How Amazon workers forced Jeff Bezos’ hand
Unlike some of its rival technology giants, Amazon.com Inc. has never claimed a loftier purpose than selling its shoppers what they want, quickly and cheaply. Its mission statement: to be “Earth’s most customer-centric company.”
As political storms have overtaken Facebook and Alphabet’s Google in the last few years, Amazon’s pursuit of commerce over utopian visions has mostly served it well, insulating it from charges of bias or hypocrisy and helping it remain one of Americans’ most trusted brands. But, in the last few months, a growing contingent of employees has been calling for the company to embrace the mantle of higher corporate responsibility and help combat the perils of climate change.
On Friday, hundreds of Amazon employees walked out of the firm’s Seattle headquarters, and from Amazon offices in Los Angeles, San Francisco and other U.S. cities, as part of a global “climate strike” also including employees of other companies, students and youth groups. The effort was timed ahead of a United Nations Climate Action Summit to be held today in New York.
The group that’s leading the Amazon walkout — Amazon Employees for Climate Justice — has spent this year urging Amazon Chief Executive Jeff Bezos and the rest of senior management to take more urgent steps, and the workers’ efforts are a key reason Amazon’s overall environmental footprint increasingly is coming under scrutiny.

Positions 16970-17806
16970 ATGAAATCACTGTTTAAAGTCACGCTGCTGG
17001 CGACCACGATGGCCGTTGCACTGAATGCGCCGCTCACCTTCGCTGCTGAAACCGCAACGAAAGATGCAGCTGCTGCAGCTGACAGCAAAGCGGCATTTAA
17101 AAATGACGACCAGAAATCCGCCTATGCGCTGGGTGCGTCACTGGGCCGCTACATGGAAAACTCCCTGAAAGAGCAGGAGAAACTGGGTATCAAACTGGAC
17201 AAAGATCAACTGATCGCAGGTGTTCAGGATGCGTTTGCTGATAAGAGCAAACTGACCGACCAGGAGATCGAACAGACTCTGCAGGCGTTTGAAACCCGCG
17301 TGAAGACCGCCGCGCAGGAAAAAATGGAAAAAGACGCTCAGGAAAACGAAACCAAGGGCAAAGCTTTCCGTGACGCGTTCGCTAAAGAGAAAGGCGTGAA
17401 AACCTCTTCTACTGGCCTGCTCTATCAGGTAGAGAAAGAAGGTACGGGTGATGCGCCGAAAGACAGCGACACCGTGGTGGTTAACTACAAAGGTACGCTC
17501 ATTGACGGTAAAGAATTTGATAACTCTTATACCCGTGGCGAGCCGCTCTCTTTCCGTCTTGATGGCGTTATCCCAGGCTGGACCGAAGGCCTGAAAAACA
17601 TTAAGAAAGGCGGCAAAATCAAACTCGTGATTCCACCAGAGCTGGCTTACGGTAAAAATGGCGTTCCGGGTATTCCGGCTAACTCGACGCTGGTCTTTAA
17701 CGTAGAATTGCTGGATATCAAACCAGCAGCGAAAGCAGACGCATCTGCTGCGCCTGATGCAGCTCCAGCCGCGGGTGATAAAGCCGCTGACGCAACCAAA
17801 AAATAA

Their protests appeared to pay off Thursday when Bezos announced that Amazon would significantly step up its effort to reduce its dependence on fossil fuels to power its massive operations.
Under a new Climate Pledge, Amazon is committed to the goal of reaching net-zero carbon emissions by 2040, or a decade earlier than called for under the United Nations Paris Agreement, Bezos said.
As part of that initiative, he said, Amazon will be using 100% renewable energy companywide by 2030, a goal the employees’ group has been seeking.
Amazon will order 100,000 electric-powered delivery trucks from the automaker Rivian as part of the effort, Bezos said. Amazon earlier had made a $440-million investment in Rivian.
“We’re done being in the middle of the herd on this issue — we’ve decided to use our size and scale to make a difference,” Bezos said in a statement, adding that Amazon is pushing for other companies to join the pledge.
The employees’ group responded on Twitter by saying that Amazon’s pledge was “a huge win” for the group and that “we’re thrilled at what the workers have achieved in under a year.”
“But we know it’s not enough,” the group said. “The Paris Agreement, by itself, won’t get us to a livable world. Today, we celebrate. Tomorrow, we’ll be in the streets.”
The heightened focus on Amazon comes as Americans are increasingly concerned about the effects of climate change, according to a survey early this year by the Yale Program on Climate Change Communication.
Amazon’s slowness in switching to renewable energy has been one focus of its climate critics.